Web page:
Applications must be submitted electronically following the instructions described in the SF424 (R&R) Application Guide.  Paper applications will not be accepted.

Applicants must complete all required registrations before the application due date. Section III. Eligibility Information contains information about registration.

For assistance with your electronic application or for more information on the electronic submission process, visit Applying Electronically. If you encounter a system issue beyond your control that threatens your ability to complete the submission process on-time, you must follow the Guidelines for Applicants Experiencing System Issues.

Important reminders:

All PD(s)/PI(s) must include their eRA Commons ID in the Credential field of the Senior/Key Person Profile Component of the SF424(R&R) Application Package. Failure to register in the Commons and to include a valid PD/PI Commons ID in the credential field will prevent the successful submission of an electronic application to NIH. See Section III of this FOA for information on registration requirements.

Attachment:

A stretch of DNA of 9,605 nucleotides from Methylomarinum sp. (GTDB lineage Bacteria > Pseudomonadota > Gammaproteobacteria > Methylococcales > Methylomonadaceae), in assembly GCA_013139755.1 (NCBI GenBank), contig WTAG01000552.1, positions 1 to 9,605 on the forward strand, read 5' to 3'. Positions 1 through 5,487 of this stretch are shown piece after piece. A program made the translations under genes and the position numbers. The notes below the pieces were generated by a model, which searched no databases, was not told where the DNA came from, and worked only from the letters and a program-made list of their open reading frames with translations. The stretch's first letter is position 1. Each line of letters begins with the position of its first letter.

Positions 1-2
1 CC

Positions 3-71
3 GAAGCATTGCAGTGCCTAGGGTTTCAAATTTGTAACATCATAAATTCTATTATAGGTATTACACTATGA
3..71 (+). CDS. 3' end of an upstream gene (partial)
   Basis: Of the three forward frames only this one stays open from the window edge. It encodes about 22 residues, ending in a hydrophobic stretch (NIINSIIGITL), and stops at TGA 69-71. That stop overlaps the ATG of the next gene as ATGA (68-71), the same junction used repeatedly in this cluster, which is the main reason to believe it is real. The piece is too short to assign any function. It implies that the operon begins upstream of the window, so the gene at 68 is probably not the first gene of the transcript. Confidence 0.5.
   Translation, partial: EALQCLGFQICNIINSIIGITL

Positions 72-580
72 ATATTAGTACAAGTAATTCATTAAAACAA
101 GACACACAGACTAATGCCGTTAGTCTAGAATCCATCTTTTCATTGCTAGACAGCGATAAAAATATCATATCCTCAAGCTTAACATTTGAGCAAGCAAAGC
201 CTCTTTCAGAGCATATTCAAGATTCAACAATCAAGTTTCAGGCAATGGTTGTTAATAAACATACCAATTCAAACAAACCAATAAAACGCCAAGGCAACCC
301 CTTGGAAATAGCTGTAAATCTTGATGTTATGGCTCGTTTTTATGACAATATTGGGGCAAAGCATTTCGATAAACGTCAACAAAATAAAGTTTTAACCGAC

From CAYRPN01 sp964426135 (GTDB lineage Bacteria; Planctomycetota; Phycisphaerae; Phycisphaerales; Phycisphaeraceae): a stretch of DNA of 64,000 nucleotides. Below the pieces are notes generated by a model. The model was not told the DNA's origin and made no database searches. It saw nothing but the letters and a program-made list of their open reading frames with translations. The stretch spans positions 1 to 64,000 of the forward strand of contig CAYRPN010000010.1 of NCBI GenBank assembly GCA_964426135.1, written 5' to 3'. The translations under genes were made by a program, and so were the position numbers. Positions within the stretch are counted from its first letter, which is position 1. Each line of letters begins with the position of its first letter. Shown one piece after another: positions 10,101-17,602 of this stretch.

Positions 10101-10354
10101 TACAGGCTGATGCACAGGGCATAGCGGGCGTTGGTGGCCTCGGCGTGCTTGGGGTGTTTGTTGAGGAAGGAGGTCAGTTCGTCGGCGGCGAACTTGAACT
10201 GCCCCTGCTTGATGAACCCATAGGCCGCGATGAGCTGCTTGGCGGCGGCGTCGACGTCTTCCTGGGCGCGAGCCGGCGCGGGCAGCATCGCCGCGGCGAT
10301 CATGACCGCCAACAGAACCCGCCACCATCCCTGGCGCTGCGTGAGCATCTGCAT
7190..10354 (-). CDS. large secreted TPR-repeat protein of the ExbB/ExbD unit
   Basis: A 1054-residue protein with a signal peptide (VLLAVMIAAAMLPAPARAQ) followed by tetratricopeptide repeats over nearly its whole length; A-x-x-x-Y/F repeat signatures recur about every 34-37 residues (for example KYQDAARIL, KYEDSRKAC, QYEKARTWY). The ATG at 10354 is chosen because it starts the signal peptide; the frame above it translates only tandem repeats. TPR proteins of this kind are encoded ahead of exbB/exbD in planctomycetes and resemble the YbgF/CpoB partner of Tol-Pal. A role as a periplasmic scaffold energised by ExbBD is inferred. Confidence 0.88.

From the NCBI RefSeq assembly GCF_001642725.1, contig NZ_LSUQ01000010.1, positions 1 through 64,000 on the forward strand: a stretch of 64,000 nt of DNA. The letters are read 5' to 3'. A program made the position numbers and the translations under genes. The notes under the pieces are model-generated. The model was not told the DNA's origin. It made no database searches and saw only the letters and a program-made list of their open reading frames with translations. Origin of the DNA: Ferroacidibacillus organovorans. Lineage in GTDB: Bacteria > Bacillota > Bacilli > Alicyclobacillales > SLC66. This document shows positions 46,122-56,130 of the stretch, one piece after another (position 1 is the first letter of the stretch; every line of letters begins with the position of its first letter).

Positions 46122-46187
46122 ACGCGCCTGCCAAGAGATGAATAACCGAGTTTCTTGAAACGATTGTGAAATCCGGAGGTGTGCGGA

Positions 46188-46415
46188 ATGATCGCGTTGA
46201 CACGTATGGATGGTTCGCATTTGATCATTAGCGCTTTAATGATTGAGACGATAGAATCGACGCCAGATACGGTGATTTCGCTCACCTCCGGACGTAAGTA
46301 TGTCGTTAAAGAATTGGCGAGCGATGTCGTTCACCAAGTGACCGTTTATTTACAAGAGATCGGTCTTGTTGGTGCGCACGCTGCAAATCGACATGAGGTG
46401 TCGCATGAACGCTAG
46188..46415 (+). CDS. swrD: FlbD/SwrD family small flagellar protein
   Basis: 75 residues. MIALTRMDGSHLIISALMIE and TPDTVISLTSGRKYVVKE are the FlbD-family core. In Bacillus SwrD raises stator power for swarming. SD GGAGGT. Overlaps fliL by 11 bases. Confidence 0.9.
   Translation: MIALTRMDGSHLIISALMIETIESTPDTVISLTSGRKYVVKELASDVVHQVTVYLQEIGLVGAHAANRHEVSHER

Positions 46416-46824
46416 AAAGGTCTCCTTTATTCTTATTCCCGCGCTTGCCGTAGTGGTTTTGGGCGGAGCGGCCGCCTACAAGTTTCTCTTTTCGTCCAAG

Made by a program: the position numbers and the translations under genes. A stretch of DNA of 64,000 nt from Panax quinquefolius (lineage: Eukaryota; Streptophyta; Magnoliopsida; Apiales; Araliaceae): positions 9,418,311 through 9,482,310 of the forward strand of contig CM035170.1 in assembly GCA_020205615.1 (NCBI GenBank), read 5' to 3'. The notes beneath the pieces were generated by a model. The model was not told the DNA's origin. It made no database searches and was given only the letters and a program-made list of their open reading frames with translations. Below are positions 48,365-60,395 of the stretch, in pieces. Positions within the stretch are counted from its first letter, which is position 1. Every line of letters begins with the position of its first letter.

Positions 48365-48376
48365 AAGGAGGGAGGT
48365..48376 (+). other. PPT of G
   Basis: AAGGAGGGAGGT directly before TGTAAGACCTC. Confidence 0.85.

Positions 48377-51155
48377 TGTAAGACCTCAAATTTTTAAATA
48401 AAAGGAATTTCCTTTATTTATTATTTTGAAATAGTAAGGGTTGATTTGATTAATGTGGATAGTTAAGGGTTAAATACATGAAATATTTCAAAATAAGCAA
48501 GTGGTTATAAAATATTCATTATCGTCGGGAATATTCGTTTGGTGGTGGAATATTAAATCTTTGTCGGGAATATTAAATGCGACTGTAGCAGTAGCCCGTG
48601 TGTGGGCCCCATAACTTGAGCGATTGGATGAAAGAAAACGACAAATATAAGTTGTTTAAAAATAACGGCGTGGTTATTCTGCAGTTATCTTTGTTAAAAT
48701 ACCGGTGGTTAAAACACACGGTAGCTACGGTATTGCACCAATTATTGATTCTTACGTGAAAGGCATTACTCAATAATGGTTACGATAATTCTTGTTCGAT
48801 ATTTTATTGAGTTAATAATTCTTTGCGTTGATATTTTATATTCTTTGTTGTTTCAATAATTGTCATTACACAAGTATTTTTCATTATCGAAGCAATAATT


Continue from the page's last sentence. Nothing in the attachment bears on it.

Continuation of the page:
The applicant organization must ensure that the DUNS number it provides on the application is the same number used in the organization’s profile in the eRA Commons and for the System for Award Management. Additional information may be found in the SF424 (R&R) Application Guide.

See more tips for avoiding common errors.

Upon receipt, applications will be evaluated for completeness and compliance with application instructions by the Center for Scientific Review and responsiveness by components of participating organizations, NIH. Applications that are incomplete, non-compliant and/or nonresponsive will not be reviewed.

Post Submission Materials

Applicants are required to follow the instructions for post-submission materials, as described in NOT-OD-13-030.

Section V. Application Review Information

Important Update: See NOT-OD-16-006 and NOT-OD-16-011 for updated review language for applications for due dates on or after January 25, 2016.

1. Criteria